The only standout feature here is the RGB lighting, which looks quite different from RGB lighting on most other mice. Instead of LED strips on the sides, or a light-up logo, the Kone Pro's lighting is right underneath its right and left buttons. These buttons have subtle honeycomb designs, which shift in intriguing patterns as the Kone Pro cycles through a pulsating rainbow. Being able to actually see RGB lighting when you use a mouse is a surprisingly uncommon feature, and the Kone Pro handles it beautifully.
Roccat Kone Pro review: Features
The Roccat Kone Pro runs on the Roccat Swarm software, about which I've had mixed opinions in the past. I've criticized Swarm for not being very stable, and for not offering as many options as competing peripheral programs, such as Logitech G Hub or Razer Synapse.
First off: Roccat deserves a lot of credit, because Swarm is much more stable than before. Trying to update the program no longer causes it to crash — although I didn't like the fact that it installed software and firmware updates at the same time. An unexpected firmware update meant I lost control of my mouse for a few minutes in the middle of an important assignment; I thought I was just downloading a new version of Swarm.
Otherwise, Swarm is functional, albeit imperfect. You can adjust the DPI, modify the (once again, absolutely gorgeous) RGB lighting, program buttons, and set up profiles for individual games, which is unfortunately limited to five of these at a time.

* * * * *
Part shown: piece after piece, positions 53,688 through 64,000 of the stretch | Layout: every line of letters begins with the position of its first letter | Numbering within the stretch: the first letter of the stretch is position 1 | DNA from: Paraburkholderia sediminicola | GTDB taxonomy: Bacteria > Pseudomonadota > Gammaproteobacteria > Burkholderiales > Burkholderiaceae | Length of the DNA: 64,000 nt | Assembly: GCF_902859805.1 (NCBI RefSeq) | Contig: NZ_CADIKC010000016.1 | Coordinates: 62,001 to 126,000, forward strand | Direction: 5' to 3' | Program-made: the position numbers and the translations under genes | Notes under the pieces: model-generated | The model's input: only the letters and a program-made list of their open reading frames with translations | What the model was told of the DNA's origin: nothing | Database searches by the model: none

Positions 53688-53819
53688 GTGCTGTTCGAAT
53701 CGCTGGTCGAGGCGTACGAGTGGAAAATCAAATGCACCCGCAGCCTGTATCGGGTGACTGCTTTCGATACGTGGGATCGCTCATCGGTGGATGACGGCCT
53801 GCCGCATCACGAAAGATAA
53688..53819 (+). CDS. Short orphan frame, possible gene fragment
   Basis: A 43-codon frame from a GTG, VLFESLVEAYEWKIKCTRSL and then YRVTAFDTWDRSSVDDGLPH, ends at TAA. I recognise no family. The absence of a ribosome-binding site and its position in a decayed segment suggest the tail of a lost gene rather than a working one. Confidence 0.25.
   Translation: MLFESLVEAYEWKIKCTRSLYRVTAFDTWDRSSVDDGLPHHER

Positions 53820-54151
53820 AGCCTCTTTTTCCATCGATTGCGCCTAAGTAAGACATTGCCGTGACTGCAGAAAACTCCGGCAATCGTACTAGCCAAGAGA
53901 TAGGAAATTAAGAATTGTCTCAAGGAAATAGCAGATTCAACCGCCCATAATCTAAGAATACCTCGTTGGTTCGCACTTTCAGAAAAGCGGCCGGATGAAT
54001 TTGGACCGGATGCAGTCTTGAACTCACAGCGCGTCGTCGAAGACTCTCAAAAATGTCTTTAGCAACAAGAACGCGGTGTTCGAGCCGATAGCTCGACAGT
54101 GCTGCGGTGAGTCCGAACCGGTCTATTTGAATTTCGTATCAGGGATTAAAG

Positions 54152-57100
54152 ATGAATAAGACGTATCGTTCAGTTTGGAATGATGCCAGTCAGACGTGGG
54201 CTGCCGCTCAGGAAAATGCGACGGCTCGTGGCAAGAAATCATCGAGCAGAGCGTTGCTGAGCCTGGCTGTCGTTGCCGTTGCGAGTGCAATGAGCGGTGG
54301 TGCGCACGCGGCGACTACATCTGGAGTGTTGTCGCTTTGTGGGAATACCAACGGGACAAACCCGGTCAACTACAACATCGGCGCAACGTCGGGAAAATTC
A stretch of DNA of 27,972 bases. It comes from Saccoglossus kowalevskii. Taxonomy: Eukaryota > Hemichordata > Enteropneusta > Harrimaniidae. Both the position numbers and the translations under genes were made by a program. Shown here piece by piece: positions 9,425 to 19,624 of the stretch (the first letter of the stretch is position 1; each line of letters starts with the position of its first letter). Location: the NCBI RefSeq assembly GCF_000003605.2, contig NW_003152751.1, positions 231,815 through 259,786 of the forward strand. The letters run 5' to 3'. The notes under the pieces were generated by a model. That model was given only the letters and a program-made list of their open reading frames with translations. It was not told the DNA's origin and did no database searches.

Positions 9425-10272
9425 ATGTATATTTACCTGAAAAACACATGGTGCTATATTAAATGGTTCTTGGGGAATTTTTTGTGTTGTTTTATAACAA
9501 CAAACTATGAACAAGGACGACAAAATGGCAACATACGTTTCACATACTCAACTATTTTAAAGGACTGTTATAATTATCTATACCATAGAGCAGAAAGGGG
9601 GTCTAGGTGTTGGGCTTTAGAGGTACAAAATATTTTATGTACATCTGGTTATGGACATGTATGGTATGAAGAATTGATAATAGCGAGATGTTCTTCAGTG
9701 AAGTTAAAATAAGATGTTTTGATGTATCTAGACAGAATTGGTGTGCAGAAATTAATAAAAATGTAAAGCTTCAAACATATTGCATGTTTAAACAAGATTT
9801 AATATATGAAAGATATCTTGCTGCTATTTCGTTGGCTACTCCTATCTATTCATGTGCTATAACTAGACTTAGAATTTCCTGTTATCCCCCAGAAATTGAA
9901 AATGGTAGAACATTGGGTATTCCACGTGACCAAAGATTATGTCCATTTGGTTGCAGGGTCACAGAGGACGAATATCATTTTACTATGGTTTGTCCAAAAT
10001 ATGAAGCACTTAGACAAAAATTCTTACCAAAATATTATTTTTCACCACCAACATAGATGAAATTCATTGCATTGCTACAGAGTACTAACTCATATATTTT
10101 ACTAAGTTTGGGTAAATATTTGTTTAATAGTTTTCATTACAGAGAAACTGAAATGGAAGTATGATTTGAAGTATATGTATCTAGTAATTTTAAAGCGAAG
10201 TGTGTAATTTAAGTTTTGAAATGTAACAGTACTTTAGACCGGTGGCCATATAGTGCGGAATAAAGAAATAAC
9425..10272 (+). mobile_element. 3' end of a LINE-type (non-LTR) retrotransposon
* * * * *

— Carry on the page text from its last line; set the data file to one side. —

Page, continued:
For the Kone Pro Air, you can also manage battery life, although the Swarm software is not very good at this. When I plugged the Kone Pro Air into recharge via USB-C, Swarm told me that the battery life was at 0% for hours, before suddenly jumping up to 90%. It then told me that the battery life was at 90% for the rest of the day, but jumped up to 100% after I restarted the machine. It's not a reliable way to know how much charge you have left.
Otherwise, the Kone Pro doesn't have much in the way of extra features. You don't get tunable weights, an adjustable scroll wheel, or a programmable "sniper" button as in the Logitech G502. You don't get an inventive "clutch" button, as you do in the Razer Basilisk V2. You don't even get the handy DPI buttons below the scroll wheel, as you do in the Razer DeathAdder V2, which is also $10 cheaper.
Roccat Kone Pro review: Performance
One area where the Roccat Kone Pro excels is in its game performance. I ran both the Kone Pro and the Kone Pro Air through Age of Empires III: Definitive Edition, Doom Eternal, Baldur's Gate III and Final Fantasy XIV, and both mice performed beautifully. Neither favored any particular genre; both were equally adept, whether I was commanding colonial armies, gunning down vile demons,exploring fantastical airships or completing quests in the player-filled streets of Ul'dah.
Since the Kone Pro has few extra buttons, it might be a tough sell for MMO players who like mapping their entire skill rotations to their gaming mice. Otherwise, I can't think of any major drawbacks. The Kone Pro simply works, and works well.
Roccat Kone Pro review: Verdict
The Roccat Kone Pro is a very good gaming mouse, with a slick design, creative lighting options and solid performance. At the same time, it arguably costs too much for what it does. At $60, the Kone Pro would be an easy recommendation; at $80, both Logitech and Razer make better options in the same price range.
Still, if there's one thing Roccat does well, it's making peripherals that turn heads. If you pair the Kone Pro mouse with a Roccat Vulcan Aimo keyboard, you'll have one of the most gorgeous gaming setups on the market. That may well be worth sacrificing a few extra buttons.